Friday, November 30, 2007

Commentary | "American Sons" (1995)

“Racism made me—the way I look, the way I walk, the way I talk.”

The varying experiences of the Asian American men interviewed in American Sons allowed the filmmaker, Steven Okazaki, to show that despite our experiences as Asian American individuals, who we are as Asian Americans is in fact a response to racism. This idea takes inspiration from cultural nationalist thought which privileges race above other issues (such as feminism in Deborah Gee's Slaying the Dragon), and positions that being Asian American means existing in a constant state of fluidity that is in dialogue with and reacting to different cultural contexts.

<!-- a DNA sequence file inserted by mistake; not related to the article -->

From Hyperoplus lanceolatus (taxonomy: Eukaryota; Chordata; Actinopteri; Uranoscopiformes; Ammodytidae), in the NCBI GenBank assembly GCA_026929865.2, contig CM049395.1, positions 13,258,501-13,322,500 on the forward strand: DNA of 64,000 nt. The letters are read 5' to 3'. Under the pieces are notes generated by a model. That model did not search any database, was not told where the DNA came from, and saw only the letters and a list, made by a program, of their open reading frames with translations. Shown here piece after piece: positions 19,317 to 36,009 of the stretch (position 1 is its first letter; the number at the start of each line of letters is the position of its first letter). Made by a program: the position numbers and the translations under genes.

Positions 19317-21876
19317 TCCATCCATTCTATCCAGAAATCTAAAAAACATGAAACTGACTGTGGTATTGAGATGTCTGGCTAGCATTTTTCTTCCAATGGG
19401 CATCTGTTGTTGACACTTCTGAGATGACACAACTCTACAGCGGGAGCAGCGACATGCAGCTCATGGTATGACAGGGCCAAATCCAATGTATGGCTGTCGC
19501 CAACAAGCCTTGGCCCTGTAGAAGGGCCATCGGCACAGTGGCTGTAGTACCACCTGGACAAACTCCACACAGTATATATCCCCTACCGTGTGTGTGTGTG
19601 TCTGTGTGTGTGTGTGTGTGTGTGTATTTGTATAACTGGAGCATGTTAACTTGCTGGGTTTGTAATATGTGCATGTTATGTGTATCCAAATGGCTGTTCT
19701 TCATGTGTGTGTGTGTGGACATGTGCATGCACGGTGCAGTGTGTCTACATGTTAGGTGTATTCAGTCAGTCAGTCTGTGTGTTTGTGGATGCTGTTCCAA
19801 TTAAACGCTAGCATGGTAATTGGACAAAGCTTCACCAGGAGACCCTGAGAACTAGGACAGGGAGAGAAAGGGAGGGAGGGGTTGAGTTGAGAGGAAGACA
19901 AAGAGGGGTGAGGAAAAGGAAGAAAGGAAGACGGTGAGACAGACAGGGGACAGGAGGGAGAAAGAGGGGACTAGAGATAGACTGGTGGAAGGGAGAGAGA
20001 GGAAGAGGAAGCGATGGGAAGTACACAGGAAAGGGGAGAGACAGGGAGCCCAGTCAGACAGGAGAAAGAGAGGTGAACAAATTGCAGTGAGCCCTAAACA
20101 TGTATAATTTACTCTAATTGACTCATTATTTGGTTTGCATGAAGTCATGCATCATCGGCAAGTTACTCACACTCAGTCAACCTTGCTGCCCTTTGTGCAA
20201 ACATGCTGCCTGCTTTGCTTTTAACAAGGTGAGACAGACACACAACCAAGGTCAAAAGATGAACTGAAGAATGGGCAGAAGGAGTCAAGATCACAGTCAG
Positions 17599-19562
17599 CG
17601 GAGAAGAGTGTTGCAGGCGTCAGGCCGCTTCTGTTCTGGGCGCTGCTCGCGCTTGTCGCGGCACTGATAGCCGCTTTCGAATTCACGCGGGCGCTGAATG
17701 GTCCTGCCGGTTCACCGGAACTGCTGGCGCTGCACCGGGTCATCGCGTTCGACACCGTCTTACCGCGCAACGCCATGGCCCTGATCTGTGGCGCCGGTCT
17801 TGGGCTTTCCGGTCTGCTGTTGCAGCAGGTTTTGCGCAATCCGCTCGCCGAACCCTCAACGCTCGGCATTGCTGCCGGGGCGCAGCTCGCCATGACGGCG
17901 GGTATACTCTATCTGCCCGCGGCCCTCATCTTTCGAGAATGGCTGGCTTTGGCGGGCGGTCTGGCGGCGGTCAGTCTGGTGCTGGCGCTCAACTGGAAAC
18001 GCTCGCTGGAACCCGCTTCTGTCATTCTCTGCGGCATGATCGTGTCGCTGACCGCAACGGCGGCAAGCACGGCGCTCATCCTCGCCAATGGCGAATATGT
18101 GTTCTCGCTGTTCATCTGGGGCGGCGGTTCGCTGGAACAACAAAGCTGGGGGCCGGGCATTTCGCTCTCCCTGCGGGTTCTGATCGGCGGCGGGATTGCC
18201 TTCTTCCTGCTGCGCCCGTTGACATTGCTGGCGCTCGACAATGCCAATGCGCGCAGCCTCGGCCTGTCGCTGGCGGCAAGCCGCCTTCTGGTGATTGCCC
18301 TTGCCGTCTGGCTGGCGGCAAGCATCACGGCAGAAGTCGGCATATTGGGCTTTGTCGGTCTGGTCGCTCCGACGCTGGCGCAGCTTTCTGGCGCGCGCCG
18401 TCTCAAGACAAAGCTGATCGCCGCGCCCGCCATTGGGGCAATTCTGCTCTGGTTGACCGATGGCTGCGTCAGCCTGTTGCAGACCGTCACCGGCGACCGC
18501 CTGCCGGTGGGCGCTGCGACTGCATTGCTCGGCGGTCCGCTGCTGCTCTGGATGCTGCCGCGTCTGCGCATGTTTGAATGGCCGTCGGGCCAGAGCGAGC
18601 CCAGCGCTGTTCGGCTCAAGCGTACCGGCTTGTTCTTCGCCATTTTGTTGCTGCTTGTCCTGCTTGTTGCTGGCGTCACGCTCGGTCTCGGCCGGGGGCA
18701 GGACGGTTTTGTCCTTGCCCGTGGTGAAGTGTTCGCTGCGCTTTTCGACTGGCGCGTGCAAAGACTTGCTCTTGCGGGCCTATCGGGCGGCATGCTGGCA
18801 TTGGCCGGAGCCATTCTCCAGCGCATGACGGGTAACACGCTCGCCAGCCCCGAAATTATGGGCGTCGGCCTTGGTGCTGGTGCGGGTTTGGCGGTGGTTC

This film exemplifies how Asian American men’s lives are often grounded in multiple sets of conflicting culture-specific meanings and practices; competing identities which only make it more difficult to construct individual subjectivity. These performances powerfully presented how this struggle can dangerously lead to anger, but the film does a good job to show how anger can be both justified and rectifiable as well. In the end, the filmmaker suggests that the only way to mediate between those competing identities is to pursue an individual path; one that defies others’ expectations not just for the sake of it, but to the end that it satisfies the individual as well.

Company Credits (via
Production Company / Farallon Films
Distributor / Center for Asian American Media

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